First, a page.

What do you love most about the public health work you do?

I have really enjoyed the relationships I’ve developed since coming to the Georgia Department of Public Health. As for the work, it has evolved quite a bit from our early years and continues to evolve, with a greater dependence on the health department’s involvement in more planning, preparedness, and response activities. I can honestly say that no two days are alike, but with the people I am privileged to work with at the state and local levels, Georgia is well prepared for tomorrow’s events.

What is your vision for the future of public health preparedness?

The work is becoming exponentially more complex. There is more to operation planning and response with finite financial and physical resources to call upon. There is a greater need for inter-programmatic dependence with  entities such ASPR, CDC, DHS, emergency management, as well as NGOs and volunteer agencies, including faith-based organizations. Inter-regional planning and response plays a large role. In addition, we face asymmetrical response activities, such as international, trans-Atlantic, and trans-Pacific responses, as well as increasingly large shooting and vehicular attacks, the relocation of entire communities due to rising oceans and the subsequent ecological impact of the infrastructures left behind, as well as the threat of potential chemical or biological attacks. I am seeing public health preparedness addressing more responsibilities in shelter operations, as well as long-term response activities such as the current opioid epidemic and infectious and communicable disease responses. Ecological disasters such as Flint river-like disasters and large- or region-wide fires are a critical concern. As is preparing for, responding to, and recovering from potential cyber and nuclear attacks, as well as electromagnetic pulse detonations. I realize the list is long, but this is becoming the norm, and I can only imagine there are going to be events we have not yet conceived.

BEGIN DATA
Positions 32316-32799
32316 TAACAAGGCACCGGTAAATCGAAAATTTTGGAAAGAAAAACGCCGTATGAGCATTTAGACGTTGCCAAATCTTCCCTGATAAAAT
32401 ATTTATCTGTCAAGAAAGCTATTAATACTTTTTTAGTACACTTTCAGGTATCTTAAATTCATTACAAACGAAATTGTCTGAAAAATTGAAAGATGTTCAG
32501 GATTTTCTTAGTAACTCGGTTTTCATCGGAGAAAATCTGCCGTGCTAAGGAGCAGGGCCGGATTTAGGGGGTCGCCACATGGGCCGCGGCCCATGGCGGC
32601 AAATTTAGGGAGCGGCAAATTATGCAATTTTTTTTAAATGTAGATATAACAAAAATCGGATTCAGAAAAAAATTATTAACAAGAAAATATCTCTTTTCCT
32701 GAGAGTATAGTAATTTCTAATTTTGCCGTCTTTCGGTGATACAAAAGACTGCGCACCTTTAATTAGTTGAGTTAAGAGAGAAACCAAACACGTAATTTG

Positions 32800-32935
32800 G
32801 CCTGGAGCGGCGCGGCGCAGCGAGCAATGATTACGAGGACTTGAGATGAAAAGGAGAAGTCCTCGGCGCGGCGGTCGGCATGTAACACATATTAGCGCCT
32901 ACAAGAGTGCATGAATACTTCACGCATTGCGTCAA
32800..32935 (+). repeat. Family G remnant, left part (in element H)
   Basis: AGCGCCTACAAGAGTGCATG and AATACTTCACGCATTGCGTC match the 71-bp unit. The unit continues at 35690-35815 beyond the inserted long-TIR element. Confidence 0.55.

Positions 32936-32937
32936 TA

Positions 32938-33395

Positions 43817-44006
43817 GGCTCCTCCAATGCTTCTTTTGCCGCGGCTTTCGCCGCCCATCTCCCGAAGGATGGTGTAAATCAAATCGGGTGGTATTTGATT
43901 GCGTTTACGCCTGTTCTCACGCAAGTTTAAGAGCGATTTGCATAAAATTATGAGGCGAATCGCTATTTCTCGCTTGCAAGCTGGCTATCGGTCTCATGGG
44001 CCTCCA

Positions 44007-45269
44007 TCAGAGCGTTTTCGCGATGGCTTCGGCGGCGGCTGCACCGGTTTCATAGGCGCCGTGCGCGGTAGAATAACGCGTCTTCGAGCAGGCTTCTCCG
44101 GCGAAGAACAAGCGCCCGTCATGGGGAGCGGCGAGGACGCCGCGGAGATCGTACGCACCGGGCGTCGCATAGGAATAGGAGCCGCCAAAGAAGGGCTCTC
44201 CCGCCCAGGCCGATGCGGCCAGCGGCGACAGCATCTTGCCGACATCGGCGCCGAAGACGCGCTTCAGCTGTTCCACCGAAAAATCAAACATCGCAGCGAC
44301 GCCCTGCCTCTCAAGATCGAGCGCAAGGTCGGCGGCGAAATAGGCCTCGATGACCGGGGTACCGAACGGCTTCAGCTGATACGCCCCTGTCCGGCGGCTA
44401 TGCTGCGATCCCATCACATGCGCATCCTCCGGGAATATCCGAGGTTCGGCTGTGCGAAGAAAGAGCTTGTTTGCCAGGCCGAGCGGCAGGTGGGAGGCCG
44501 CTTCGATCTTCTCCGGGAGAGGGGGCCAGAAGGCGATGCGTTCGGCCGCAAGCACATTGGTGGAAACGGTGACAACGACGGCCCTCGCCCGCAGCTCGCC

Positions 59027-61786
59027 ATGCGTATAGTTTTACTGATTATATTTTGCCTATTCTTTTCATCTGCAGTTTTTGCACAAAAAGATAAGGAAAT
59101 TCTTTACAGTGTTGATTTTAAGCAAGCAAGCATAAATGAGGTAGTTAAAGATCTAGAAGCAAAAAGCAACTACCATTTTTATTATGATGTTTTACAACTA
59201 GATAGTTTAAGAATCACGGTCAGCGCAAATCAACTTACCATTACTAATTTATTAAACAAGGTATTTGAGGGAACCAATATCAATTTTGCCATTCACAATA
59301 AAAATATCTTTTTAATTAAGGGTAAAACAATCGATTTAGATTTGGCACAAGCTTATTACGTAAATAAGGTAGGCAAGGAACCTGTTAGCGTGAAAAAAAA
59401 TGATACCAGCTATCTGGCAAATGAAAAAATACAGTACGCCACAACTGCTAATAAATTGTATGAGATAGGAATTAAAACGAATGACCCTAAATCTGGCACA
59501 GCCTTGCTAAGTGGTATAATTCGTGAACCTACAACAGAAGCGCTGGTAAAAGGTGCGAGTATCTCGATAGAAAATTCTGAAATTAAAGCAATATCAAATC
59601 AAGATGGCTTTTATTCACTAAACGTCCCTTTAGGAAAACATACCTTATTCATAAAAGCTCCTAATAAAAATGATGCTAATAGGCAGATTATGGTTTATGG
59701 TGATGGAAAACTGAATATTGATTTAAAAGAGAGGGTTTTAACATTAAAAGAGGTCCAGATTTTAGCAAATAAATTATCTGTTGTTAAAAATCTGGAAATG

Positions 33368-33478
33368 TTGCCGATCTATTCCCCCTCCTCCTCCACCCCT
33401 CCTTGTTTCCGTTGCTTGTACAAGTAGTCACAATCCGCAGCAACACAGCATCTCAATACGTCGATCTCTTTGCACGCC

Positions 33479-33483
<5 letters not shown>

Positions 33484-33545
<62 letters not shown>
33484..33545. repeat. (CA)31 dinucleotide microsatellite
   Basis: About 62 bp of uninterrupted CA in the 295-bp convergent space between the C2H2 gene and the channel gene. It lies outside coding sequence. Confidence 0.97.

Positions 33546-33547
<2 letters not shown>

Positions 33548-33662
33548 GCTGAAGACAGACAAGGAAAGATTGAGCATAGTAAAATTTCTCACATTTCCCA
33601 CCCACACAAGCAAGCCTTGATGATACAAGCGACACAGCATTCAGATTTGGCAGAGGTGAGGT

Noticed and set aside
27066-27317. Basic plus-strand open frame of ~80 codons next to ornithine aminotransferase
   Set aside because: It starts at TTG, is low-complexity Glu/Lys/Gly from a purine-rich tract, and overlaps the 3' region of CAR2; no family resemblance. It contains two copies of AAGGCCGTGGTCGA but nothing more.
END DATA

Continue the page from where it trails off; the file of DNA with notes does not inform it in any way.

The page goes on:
What can ASTHO do to better support your work in public health preparedness?  

For the broader preparedness community, ASTHO can help by assisting in the development and refinement of a PHEP and HPP mentoring program for directors and managers with a year or less of experience. Our collective maturity and resilience in the grooming and mentoring of these new leaders within the preparedness community is paramount, so that they do not feel isolated or leave prematurely due to stress and subsequent burnout. 

In this upcoming year as DPHP Chair, ASTHO can best support my work with continued assistance and guidance, so that I can do my best to support my department, staff, and colleagues. Additionally, ASTHO can help by continuing to sustain a strong relationship with the preparedness community, as well as the Preparedness Policy Committee, CDC, ASPR, DHS-OHA, DHS-FEMA, NACCHO, and other partners.